“Seafood For Heroes” feeding thousands of US healthcare workers, first responders

Across the United States, healthcare workers and first responders on the frontlines of the COVID-19 crisis are being treated to healthy, protein-rich meals courtesy of the “Seafood For Heroes” program, a collaborative effort established by the Napa Seafood Foundation, with help from its network of foodservice and seafood industry partners.

The Seafood For Heroes initiative has been gaining steady momentum since its launch in late April, with more than 7,500 meals delivered throughout 49 U.S. cities in 11 states so far. Funds for food are raised by meal drives, with financial contributions accepted on the Seafood For Heroes website. The meals themselves – which range from USD 10 to USD 20 (EUR 9.22 to EUR 18.45) each – are prepared and delivered by the program’s local and national restaurant partners, including popular chain Red Lobster.

During a time when “everyone is hurting,” Seafood For Heroes offers the seafood industry an uplifting cause to rally behind, explained Soren Dalsager, the founder of the Napa Seafood Foundation and CEO of San Francisco Fisheries.

“Seafood For Heroes is about coming together as an industry for a good cause. It takes a village. Whether it’s one meal or 1,000, any contribution helps,” he told SeafoodSource.

Napa Seafood Foundation Chairman Larry Cotter said the program honors the country’s hardworking healthcare and public-service communities with a nutritious protein that can fuel them through the daily rigors of treating the pandemic.

“We’re all facing challenges the likes of which we’ve never seen,” Cotter said. “We are truly humbled by the sacrifices of our healthcare workers and first responders, who put their lives on the line for our safety and well-being, each and every day. We believe it is our duty, as a seafood industry, to thank and support these frontline heroes the best way we know how: by providing delicious, healthful meals that offer the energy they need to keep fighting for us all.”

For individuals and businesses that cannot make financial donations to the program at this time, spreading awareness – including on social media using the hashtag #SeafoodforHeroes – is another way to get involved, the Napa Seafood Foundation stated.

“Any contribution, from awareness to financial support, can help ensure these healthcare workers receive a fresh, well-deserved lunch or dinner break or take-home meal to enjoy with their families,” the non-profit 501(c)(3) organization said.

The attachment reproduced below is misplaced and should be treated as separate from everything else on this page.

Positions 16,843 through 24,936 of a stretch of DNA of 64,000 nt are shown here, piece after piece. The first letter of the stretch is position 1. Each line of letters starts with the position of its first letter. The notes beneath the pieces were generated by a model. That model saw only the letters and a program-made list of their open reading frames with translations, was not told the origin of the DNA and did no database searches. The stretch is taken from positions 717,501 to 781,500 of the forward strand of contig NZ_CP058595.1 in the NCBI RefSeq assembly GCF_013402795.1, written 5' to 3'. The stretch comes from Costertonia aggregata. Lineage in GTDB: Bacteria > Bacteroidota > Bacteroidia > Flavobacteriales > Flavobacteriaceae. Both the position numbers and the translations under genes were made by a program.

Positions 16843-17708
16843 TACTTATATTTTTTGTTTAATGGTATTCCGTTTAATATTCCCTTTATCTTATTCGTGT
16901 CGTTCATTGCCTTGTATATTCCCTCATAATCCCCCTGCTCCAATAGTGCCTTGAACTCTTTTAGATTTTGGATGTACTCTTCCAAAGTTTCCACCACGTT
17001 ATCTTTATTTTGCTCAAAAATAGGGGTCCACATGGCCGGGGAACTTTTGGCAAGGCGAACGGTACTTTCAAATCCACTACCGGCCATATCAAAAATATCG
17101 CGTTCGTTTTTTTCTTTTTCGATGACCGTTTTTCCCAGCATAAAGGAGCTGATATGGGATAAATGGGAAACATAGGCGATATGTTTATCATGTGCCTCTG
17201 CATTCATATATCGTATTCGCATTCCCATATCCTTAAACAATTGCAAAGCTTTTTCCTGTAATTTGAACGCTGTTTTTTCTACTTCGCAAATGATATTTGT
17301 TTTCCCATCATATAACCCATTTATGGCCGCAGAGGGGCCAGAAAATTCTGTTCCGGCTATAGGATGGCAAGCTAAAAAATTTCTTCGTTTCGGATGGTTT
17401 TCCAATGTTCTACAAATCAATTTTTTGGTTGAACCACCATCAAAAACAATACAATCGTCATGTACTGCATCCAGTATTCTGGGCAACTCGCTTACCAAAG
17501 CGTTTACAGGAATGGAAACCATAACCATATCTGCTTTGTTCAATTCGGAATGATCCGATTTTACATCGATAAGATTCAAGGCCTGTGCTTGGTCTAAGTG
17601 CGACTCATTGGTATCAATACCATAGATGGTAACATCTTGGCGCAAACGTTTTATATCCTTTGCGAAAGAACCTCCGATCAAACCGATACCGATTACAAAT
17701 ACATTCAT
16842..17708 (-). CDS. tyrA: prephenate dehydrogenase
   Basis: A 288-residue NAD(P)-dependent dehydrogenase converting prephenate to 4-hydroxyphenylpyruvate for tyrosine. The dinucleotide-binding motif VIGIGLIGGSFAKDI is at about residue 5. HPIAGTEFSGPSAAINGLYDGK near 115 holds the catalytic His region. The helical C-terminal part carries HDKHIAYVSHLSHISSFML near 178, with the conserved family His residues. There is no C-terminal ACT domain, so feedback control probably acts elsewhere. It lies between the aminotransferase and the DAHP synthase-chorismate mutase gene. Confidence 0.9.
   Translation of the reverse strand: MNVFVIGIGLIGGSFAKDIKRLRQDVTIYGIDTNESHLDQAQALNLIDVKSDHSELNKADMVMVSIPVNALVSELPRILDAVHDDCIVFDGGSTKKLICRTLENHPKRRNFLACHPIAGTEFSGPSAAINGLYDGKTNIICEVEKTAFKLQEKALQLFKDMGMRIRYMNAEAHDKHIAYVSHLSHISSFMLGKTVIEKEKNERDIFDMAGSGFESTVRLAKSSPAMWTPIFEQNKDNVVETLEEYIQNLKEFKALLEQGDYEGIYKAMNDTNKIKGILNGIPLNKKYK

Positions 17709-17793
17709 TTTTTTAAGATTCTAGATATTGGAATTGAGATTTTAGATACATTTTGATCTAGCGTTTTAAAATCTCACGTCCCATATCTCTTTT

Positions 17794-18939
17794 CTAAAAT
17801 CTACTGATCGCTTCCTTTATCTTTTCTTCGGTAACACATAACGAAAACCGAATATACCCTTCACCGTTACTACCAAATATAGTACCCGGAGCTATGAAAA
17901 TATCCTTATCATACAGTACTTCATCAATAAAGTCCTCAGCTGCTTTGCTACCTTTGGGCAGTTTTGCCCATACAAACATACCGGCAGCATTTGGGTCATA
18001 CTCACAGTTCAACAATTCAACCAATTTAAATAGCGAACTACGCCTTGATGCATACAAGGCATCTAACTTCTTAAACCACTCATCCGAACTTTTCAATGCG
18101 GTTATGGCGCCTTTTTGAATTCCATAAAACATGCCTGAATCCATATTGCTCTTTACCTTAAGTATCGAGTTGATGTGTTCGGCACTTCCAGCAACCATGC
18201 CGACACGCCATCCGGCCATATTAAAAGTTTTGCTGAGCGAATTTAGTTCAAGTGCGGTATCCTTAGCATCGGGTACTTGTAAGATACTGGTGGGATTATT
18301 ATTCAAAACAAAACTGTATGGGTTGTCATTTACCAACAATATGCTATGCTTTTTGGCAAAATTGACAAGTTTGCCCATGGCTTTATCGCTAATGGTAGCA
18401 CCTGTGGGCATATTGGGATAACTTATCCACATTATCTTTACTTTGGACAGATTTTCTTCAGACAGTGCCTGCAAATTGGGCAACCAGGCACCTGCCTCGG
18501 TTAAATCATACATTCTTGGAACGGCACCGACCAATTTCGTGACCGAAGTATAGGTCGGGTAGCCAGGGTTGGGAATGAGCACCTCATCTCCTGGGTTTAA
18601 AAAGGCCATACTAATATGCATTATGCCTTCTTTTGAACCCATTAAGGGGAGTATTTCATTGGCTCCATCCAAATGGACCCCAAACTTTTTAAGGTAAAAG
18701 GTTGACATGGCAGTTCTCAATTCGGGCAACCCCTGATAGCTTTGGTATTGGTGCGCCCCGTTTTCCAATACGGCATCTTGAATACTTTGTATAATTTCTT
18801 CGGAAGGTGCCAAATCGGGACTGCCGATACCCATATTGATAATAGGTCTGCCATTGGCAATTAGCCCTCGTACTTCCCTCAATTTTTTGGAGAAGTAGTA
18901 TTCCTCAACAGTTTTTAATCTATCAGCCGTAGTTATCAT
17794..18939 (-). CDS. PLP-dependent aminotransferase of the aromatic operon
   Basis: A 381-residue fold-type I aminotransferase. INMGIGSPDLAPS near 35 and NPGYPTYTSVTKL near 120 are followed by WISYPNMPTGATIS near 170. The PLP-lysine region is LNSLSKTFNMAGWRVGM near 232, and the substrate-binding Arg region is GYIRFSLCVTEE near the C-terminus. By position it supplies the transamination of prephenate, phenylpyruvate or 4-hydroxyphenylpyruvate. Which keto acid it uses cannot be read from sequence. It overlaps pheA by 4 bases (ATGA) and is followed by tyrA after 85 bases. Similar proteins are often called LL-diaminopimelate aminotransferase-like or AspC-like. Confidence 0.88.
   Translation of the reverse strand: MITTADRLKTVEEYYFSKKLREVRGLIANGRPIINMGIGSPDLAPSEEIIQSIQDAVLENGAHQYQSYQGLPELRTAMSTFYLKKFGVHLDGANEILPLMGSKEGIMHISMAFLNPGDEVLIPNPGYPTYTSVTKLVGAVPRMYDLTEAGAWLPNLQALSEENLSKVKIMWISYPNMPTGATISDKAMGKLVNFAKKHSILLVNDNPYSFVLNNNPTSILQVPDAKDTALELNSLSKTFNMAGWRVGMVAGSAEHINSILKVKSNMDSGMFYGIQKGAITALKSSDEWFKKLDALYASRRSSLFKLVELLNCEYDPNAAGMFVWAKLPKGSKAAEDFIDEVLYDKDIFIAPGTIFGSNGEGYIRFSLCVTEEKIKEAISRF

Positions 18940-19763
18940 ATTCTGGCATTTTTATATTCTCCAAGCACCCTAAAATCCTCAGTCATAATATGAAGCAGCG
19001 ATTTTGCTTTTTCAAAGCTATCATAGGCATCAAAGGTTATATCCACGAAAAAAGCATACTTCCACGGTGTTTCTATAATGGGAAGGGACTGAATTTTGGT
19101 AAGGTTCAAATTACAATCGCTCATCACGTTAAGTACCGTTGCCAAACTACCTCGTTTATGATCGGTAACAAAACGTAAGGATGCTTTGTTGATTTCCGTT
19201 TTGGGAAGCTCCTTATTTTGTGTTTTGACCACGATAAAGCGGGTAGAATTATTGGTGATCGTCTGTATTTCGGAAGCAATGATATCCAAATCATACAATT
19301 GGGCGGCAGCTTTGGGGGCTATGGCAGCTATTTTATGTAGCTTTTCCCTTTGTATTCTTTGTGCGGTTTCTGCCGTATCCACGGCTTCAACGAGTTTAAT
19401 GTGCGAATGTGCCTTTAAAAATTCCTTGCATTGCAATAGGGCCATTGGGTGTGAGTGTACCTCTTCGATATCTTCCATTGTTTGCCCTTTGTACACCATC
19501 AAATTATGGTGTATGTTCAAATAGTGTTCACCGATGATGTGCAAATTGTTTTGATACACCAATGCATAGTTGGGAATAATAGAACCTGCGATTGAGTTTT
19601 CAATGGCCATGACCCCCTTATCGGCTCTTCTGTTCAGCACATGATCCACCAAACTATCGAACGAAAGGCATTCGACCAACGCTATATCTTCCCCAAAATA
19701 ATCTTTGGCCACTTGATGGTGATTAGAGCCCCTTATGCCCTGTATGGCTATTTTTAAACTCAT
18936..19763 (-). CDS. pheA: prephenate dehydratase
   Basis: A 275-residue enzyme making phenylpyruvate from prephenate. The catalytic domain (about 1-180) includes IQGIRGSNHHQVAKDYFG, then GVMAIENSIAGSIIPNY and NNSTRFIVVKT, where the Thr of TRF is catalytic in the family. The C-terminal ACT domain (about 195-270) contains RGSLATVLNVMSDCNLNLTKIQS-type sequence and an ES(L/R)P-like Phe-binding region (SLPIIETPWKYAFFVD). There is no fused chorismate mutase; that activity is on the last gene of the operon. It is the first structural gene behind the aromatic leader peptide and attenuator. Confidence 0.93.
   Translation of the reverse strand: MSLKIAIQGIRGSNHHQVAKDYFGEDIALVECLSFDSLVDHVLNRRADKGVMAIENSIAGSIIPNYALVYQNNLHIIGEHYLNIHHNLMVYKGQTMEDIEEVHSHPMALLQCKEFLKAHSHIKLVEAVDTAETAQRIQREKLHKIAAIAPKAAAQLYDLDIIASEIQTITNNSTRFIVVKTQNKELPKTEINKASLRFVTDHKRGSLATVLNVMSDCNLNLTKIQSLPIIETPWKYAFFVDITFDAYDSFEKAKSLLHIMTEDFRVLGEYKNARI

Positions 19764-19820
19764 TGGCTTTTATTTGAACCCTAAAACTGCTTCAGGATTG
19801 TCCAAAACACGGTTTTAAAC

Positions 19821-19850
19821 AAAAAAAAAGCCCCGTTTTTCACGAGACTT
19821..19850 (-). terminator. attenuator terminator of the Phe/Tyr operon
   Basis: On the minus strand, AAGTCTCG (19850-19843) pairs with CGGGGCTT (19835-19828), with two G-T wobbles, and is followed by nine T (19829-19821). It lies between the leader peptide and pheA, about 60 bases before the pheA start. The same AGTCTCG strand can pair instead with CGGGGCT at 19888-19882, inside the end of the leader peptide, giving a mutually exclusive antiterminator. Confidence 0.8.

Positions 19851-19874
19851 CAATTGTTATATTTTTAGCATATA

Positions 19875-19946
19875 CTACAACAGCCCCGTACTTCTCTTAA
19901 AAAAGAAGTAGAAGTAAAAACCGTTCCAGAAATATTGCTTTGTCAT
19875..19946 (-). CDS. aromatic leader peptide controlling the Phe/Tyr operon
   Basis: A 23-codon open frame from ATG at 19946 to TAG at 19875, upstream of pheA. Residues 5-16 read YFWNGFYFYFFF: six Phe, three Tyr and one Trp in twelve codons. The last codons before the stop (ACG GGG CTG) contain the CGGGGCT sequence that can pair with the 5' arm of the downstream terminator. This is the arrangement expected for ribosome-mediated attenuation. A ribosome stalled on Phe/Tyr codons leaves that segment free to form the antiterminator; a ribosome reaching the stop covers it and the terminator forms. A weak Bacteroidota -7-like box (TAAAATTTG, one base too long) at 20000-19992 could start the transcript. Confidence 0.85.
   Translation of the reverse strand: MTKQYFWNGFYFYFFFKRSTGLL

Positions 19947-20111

The idea for the Seafood For Heroes program began percolating following the kind of socially-distant discussion that has become customary during coronavirus times, according to Dalsager. Having recently returned home in March from trips to Asia and Europe, where he saw first-hand the early impacts of the virus, Dalsager was outside when he heard his neighbor over the fence.

“My neighbor is a nurse,” he said. “On the first day I’m home, we spoke while social distancing over the fence. She said hospitals were getting ready, and were expecting a surge in cases. I asked, ‘Is there anything I can do to help?’”

“‘If somebody can help us get a meal, that would be absolutely amazing, because when this hits the fan, we won’t have time for anything, not even a cup of coffee, let alone lunch,’” Dalsager recalled of his neighbor’s response.

From there, Dalsager began reaching out to foodservice industry partners, placing calls to Red Lobster and food and beverage marketing agency The Food Group, which coined the name Seafood For Heroes.

The program has come to showcase the fortitude and tenacity of the U.S. foodservice sector, Dalsager noted, with local and national operators spearheading coordination and outreach with healthcare facilities to make sure seafood meals safely and efficiently reach their heroes.  

“The work that Red Lobster and restaurants are putting into contacting hospitals treating COVID-19 patients – figuring out who to talk to, when to deliver, how to deliver, social distancing protocols, taking orders for whole departments, reacting to requests, etc. – is fantastic,” Dalsager said.

Dalsager said the service has been able to reach some of the hardest-hit areas in the U.S.

“We’ve delivered to Elmhurst in Queens, New York – an area hit hard by COVID-19. A local seafood restaurant made that possible," he said.

Interest in participation from seafood restaurants has been increasing, with Cousins Maine Lobster and several others preparing to join the effort.

“Cousins Maine Lobster is working on saving up so they can supply most likely three states to start: New Jersey, New York, and Connecticut. Other restaurants are also knocking on the door,” Dalsager said.

The COVID-19 pandemic has rocked the U.S. foodservice industry, which has asked Congress to approve a USD 120 billion (EUR 111 billion) stabilization fund to help it weather the impacts of the viral outbreak. Programs like Seafood For Heroes give restaurants a platform to shine and give back within this challenging climate, according to Dalsager.

“What we can do as an industry is give restaurants an opportunity to contribute and do something positive in this situation,” he said.

Seafood For Heroes represents something that the seafood industry as a whole, regardless of category and product catalogue, can champion, Dalsager insisted.

"Whether a meal features farm-raised shrimp from India or wild salmon from Alaska, it’s all seafood for heroes, and it’s doing something good, he said.

Restaurants interested in getting involved with Seafood For Heroes can contact [email protected] for more information.

Photo courtesy of Seafood For Heroes/SSM Health DePaul Hospital


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